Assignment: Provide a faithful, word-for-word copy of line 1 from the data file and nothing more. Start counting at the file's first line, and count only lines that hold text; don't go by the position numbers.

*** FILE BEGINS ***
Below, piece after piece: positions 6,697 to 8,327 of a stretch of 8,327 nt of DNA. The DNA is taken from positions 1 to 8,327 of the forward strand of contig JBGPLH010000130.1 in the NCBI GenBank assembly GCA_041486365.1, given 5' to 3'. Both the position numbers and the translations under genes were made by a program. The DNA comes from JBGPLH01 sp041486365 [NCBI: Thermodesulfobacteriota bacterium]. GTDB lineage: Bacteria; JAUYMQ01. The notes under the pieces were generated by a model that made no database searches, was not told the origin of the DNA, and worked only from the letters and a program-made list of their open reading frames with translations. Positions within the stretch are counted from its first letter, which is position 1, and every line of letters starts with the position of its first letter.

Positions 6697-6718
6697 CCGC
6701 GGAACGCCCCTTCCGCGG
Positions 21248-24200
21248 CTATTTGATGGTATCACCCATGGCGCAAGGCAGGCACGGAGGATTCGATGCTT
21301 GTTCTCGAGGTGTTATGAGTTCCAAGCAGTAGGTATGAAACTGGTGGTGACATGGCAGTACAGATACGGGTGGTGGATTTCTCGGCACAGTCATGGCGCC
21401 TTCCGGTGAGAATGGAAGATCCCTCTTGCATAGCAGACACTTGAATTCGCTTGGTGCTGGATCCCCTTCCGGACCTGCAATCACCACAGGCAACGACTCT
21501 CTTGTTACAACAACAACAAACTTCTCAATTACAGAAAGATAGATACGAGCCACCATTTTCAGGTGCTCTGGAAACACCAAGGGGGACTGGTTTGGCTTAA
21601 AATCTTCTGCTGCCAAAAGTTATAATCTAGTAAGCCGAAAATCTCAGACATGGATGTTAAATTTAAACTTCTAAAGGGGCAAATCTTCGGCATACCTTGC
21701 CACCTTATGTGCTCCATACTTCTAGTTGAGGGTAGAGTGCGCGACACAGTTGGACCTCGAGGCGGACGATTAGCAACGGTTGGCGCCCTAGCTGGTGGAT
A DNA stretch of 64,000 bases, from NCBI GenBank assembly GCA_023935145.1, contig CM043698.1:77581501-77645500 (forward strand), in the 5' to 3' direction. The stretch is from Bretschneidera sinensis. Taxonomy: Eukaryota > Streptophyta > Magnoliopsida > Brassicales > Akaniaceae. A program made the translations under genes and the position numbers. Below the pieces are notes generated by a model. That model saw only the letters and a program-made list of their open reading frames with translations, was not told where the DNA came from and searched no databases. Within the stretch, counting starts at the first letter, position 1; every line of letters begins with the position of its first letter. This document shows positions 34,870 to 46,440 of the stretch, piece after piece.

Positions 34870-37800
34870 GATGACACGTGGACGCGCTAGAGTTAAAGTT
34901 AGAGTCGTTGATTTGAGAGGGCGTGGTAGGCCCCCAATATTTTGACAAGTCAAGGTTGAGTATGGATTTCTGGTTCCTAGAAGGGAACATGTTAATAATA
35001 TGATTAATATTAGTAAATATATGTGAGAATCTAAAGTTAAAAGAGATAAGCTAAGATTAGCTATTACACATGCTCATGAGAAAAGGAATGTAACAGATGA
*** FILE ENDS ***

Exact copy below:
Below, piece after piece: positions 6,697 to 8,327 of a stretch of 8,327 nt of DNA. The DNA is taken from positions 1 to 8,327 of the forward strand of contig JBGPLH010000130.1 in the NCBI GenBank assembly GCA_041486365.1, given 5' to 3'. Both the position numbers and the translations under genes were made by a program. The DNA comes from JBGPLH01 sp041486365 [NCBI: Thermodesulfobacteriota bacterium]. GTDB lineage: Bacteria; JAUYMQ01. The notes under the pieces were generated by a model that made no database searches, was not told the origin of the DNA, and worked only from the letters and a program-made list of their open reading frames with translations. Positions within the stretch are counted from its first letter, which is position 1, and every line of letters starts with the position of its first letter.